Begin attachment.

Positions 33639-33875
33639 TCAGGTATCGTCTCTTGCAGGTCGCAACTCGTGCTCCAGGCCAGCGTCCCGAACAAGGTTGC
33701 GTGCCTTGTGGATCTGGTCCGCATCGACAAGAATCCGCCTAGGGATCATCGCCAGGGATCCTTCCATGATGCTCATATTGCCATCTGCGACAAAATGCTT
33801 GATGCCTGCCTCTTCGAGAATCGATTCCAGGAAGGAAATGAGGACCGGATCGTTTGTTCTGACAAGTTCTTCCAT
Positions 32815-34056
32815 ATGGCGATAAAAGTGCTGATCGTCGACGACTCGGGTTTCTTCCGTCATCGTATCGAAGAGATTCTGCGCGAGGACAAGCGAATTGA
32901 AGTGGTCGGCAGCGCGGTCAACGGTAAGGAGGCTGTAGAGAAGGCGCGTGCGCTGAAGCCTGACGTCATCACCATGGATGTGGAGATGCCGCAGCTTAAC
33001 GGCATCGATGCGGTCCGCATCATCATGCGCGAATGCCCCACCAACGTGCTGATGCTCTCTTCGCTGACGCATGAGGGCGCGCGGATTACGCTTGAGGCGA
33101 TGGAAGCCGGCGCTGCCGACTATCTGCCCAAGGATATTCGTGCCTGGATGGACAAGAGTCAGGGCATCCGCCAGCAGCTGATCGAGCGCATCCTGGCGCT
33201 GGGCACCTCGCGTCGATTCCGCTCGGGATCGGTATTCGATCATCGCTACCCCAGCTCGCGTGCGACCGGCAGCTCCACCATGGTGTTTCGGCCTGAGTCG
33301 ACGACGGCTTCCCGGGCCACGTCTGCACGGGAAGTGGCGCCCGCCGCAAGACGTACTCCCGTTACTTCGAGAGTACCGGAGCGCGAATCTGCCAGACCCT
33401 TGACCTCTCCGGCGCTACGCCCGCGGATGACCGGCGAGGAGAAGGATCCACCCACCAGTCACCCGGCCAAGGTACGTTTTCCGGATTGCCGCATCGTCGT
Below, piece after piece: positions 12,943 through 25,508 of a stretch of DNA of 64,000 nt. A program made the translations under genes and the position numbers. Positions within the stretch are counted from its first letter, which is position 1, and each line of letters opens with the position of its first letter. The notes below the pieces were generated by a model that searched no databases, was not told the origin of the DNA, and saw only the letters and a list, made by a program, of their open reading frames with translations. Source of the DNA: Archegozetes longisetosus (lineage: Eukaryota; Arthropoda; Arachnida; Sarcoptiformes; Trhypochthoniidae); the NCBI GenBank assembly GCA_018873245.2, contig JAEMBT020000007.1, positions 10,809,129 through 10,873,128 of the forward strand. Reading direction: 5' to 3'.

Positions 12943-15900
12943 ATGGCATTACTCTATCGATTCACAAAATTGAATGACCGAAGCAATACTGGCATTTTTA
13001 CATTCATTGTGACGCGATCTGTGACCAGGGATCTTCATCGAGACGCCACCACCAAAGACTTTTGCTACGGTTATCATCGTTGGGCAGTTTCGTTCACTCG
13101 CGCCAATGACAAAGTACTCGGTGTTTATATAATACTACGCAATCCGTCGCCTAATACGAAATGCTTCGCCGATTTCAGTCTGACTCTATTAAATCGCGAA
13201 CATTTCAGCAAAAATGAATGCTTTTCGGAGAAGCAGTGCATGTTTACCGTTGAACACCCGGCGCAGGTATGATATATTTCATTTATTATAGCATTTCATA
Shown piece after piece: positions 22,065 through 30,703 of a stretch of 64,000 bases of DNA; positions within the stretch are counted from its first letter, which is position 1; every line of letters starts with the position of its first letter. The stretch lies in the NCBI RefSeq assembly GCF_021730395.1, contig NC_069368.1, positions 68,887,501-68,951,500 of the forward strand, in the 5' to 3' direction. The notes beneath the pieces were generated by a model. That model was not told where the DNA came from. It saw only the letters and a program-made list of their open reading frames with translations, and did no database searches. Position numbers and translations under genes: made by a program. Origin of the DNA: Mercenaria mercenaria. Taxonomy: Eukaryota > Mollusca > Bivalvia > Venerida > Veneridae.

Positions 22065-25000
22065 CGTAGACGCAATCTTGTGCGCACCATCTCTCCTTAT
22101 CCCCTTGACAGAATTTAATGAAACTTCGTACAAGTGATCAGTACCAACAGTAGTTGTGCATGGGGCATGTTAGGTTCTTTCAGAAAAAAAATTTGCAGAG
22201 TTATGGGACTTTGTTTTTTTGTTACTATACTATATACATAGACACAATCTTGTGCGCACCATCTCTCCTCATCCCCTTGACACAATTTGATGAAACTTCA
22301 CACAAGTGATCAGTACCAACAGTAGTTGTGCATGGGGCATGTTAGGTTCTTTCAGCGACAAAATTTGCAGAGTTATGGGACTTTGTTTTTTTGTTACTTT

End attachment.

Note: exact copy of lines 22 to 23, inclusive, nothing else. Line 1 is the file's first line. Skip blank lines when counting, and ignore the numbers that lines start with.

22101 CCCCTTGACAGAATTTAATGAAACTTCGTACAAGTGATCAGTACCAACAGTAGTTGTGCATGGGGCATGTTAGGTTCTTTCAGAAAAAAAATTTGCAGAG
22201 TTATGGGACTTTGTTTTTTTGTTACTATACTATATACATAGACACAATCTTGTGCGCACCATCTCTCCTCATCCCCTTGACACAATTTGATGAAACTTCA